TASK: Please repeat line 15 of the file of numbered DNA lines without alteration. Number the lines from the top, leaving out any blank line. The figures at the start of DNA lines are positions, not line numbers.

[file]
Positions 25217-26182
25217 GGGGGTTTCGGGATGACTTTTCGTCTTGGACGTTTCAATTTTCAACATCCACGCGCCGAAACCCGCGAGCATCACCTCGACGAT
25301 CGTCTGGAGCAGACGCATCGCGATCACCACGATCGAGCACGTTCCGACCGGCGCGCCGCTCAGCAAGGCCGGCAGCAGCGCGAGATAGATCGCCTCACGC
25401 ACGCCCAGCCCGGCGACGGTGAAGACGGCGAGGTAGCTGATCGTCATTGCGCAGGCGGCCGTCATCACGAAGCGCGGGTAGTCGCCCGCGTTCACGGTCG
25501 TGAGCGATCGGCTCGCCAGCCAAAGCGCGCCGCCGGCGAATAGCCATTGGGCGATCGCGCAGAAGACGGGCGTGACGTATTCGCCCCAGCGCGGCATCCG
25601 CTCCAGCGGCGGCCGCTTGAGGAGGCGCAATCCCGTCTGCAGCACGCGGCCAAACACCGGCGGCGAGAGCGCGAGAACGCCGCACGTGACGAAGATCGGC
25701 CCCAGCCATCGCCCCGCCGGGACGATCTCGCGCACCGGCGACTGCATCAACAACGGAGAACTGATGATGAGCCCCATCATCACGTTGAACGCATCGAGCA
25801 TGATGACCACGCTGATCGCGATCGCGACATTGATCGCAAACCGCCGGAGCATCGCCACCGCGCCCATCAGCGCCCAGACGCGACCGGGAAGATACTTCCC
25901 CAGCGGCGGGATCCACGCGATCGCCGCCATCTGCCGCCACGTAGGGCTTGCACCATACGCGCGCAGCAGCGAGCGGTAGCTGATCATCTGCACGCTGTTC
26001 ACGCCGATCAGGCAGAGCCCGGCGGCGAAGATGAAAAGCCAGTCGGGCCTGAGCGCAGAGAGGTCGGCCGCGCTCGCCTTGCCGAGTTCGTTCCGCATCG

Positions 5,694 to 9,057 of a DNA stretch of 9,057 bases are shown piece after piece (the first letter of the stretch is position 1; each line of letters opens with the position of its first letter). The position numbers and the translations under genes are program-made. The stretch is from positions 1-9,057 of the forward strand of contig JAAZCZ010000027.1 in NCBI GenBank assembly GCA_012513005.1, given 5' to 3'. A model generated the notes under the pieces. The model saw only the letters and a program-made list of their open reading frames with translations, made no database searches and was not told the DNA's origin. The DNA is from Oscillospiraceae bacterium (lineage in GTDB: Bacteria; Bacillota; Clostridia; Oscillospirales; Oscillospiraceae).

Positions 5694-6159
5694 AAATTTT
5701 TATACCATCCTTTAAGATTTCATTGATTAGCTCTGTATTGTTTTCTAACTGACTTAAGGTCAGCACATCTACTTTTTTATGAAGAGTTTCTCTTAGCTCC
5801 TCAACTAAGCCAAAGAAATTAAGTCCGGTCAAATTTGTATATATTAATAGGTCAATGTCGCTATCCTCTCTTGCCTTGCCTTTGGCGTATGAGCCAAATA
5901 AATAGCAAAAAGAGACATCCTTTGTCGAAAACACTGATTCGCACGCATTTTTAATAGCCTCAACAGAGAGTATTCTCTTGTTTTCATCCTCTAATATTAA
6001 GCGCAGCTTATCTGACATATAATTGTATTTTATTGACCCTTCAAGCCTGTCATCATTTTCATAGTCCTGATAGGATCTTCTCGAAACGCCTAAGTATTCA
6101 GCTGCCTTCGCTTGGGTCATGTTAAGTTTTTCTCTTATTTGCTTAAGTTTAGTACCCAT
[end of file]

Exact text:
5801 TCAACTAAGCCAAAGAAATTAAGTCCGGTCAAATTTGTATATATTAATAGGTCAATGTCGCTATCCTCTCTTGCCTTGCCTTTGGCGTATGAGCCAAATA